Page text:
Turning to FIG. 1, the hydroelectric turbine structure 1 comprises a vertically mounted turbine shaft 2 with a generator rotor assembly 4 mounted thereto. The generator rotor assembly 4 is a conventional assembly adapted for creation of electricity as the result of rotation. As further shown in FIG. 1, the generator rotor assembly 4 is typically mounted at the uppermost portion of the turbine shaft 2.
Adjacent and interconnected with the lower portion of the turbine shaft 2 is a series of turbine blades 6, two of which are illustrated in FIG. 1. The turbine blades 6 are mounted typically in a "pitched" configuration so that the terminating ends thereof are in close proximity to a turbine liner wall 8. The turbine liner wall 8 is typically constructed in the shape of a cylinder and is generally composed of a wearresistant and corrosion-resistant steel.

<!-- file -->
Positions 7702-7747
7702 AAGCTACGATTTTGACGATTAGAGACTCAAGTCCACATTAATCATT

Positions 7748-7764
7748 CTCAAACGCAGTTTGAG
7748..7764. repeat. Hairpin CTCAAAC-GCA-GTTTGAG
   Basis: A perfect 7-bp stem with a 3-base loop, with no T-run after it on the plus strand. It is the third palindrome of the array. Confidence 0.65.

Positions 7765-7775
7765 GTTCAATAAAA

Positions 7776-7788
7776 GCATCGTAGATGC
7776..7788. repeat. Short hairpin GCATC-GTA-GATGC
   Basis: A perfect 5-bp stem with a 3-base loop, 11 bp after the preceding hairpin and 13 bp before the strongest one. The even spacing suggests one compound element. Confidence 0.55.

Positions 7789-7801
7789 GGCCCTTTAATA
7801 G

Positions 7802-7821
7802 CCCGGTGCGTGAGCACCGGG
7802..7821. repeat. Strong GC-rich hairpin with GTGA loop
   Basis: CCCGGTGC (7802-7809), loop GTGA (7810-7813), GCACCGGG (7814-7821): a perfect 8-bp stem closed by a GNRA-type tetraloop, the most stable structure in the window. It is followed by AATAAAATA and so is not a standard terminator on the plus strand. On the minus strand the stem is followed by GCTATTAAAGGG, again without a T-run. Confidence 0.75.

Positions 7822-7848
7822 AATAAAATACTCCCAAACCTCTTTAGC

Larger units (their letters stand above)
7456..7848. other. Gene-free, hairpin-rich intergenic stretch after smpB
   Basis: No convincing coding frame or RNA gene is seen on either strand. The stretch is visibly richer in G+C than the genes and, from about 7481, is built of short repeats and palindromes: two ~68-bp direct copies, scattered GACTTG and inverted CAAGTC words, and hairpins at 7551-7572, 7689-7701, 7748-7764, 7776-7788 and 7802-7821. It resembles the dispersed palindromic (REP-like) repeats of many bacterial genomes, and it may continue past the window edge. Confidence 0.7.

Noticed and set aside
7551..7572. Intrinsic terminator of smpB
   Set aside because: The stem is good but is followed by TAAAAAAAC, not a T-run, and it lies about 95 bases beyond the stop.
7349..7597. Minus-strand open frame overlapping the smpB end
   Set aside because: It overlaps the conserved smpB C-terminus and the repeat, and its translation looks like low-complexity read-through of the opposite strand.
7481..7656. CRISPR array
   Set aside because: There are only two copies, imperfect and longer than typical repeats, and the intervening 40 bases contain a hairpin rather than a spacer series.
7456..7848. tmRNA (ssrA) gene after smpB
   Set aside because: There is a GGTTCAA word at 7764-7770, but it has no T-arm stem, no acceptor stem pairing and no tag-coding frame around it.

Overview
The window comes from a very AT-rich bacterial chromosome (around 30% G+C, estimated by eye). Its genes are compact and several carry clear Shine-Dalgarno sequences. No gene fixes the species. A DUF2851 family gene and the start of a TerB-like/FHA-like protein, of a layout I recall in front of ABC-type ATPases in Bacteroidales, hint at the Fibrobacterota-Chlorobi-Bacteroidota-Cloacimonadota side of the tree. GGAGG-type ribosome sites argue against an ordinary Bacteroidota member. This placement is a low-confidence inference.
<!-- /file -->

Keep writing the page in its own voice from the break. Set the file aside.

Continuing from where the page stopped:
Although not specifically illustrated in FIG. 1, the turbine structure 1 will typically also include a series of gates for controlling the entry of water into an inlet channel 10. The inlet channel 10 is positioned above the turbine blades 6. As a result of gravitational forces, the water flowing into the inlet channel 10 will fall downwardly and flow over the turbine blades 6 into a discharge channel 12. Pressures exerted by the flow of water on the turbine blades 6, with the relative pitch of the turbine blades 6, will cause the entirety of the turbine shaft assembly to rotate in the direction of arrow 14 as further illustrated in FIG. 1. This rotation of the turbine shaft assembly in the direction of arrow 14 will cause corresponding rotation of the generator rotor assembly 4. Rotation of the generator rotor assembly 4 will, through conventional means, cause the generation of electricity.